In analyzing the 2012 results, we were struck by the bias against female artists, particularly with regards to the wage gap. This is particularly galling when female artists outnumbered male artists by a factor of 3:2. Anecdotally speaking, there has been for many years many many more female than male students in arts programs, and this has perhaps become more and more present in professional practice, certainly an improvement over time. However, the 2017 results have presented a particularly challenging number to reflect on, where the percentage of female artists versus male has increased to over 70%. Reports on the 2016 census (footnote kelly’s report) suggest that census-artists come in at 56% female.[1] That there is a bias against female artists in the market[2] (fn gender report 2012, fn Ann’s book) could explain some of this discrepancy, as more female artists would have to rely more heavily on secondary income to make ends meet. When we look towards the income statistics, we will have a better idea if this is a feasible conjecture.

There is a second aspect to our accounting for gender. In our 2017 survey, we seriously revamped our gender question to more accurately reflect the nonbinary reality that gender occupies. While we had always had an “other” option available as a response, our 2017 question was much more inclusive.[3] Combine this along with the shift in broader perceptions of nonbinary genders, and we had a significant jump in nonbinary responses of various sorts … from 0% in 2007 to .6% in 2012 to 7.4% in 2017.[4] This number likely equally a result of a better formulated question and of a shift in gender expression in the public sphere. Not knowing which of these two aspects contributed more to the situation, we aren’t looking as closely at the nonbinary category in our analyses, as we do not have reliable data from all three surveys.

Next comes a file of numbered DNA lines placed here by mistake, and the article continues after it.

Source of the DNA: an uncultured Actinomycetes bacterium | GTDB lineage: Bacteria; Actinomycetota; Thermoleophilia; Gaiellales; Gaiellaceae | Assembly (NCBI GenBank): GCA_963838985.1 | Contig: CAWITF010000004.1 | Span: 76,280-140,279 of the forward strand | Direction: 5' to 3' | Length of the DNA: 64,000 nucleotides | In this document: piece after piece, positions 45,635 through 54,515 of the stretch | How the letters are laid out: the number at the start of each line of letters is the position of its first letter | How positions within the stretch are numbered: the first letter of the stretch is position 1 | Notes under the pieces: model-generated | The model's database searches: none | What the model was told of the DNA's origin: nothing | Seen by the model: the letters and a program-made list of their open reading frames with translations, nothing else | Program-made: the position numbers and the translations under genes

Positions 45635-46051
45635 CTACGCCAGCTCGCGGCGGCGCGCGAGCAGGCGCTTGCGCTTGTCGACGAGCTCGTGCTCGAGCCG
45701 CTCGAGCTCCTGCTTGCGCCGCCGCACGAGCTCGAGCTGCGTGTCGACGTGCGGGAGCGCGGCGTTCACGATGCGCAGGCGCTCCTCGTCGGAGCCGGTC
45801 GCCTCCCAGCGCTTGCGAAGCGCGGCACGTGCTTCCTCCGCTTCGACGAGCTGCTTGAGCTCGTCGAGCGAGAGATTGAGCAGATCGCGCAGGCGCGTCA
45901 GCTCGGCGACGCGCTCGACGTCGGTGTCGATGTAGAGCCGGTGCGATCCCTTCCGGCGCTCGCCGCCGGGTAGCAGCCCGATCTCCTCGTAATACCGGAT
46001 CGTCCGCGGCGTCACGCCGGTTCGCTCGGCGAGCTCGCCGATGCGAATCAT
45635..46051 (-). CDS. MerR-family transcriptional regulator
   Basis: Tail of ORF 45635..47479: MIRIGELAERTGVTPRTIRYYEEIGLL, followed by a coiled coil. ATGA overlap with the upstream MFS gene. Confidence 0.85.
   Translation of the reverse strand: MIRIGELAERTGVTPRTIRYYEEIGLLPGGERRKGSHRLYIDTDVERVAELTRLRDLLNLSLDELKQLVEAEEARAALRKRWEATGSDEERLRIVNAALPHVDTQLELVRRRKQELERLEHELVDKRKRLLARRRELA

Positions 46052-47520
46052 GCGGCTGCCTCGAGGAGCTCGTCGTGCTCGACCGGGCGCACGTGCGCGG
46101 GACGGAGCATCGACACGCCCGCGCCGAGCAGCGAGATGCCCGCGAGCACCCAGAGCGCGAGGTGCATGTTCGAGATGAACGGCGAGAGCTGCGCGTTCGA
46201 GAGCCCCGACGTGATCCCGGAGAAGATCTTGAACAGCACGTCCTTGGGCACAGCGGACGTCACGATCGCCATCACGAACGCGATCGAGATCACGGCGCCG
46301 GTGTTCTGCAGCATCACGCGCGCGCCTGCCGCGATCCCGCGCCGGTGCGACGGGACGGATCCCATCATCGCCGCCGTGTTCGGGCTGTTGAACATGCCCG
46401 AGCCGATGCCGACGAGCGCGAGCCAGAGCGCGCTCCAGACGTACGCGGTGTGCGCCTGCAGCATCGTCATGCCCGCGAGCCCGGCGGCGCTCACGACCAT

[1] See Kelly Hill, A Statistical Profile of Artists in Canada in 2016, at https://hillstrategies.com/wp-content/uploads/2019/11/sia49_artists_canada2016_revised.pdf
[2] See http://agyu.art/project/waging-culture-the-sex-gap/. Also of note is the work of Anne Dymond, whose Diversity Counts: Gender, Race, and Representation in Canadian Art Galleries, looks at gender in public art galleries in Canada. https://www.mqup.ca/diversity-counts-products-9780773556737.php?page_id=119840&
[3] In hindsight, our 2007 question about gender was particularly unwelcome in its phrasing, and we feel particularly bad about the phrasing that we used.
[4] With so few responses to the 2017 survey, however, we don’t feel like we have enough data to be able to look at financial breakdowns of the nonbinary category.

This is one of a series of mini-reports on the results of the 2017 Waging Culture survey, a study of the socio-economic conditions faced by Canadian-resident professional visual artists. Supported by the Art Gallery of York University, it is an undertaking of Michael Maranda. This is the third iteration of the survey which was funded by a Supporting Artistic Practice project grant from teh Canada Council.  Comments and questions may be directed to wagingculture@theagyuisoutthere.org

See also
Gallery representation and secondary markets

Gallery representation and secondary markets

Waging Culture 2017
28 Nov 2019
Social Class

Social Class

Waging Culture 2017
23 Nov 2019
Education

Education

Waging Culture 2017
7 Nov 2019
Citizenship and Racialized artists

Citizenship and Racialized artists

Waging Culture 2017
25 Oct 2019
First Language, Regions, and Age

First Language, Regions, and Age

Waging Culture 2017
3 Oct 2019
Methodology

Methodology

Waging Culture 2017
12 Sep 2019
The socio-economic status of Canadian visual artists

The socio-economic status of Canadian visual artists

Waging Culture 2012
26 Jun 2013
The socio-economic status of Canadian visual artists

The socio-economic status of Canadian visual artists

Waging Culture 2007
01 Apr 2009

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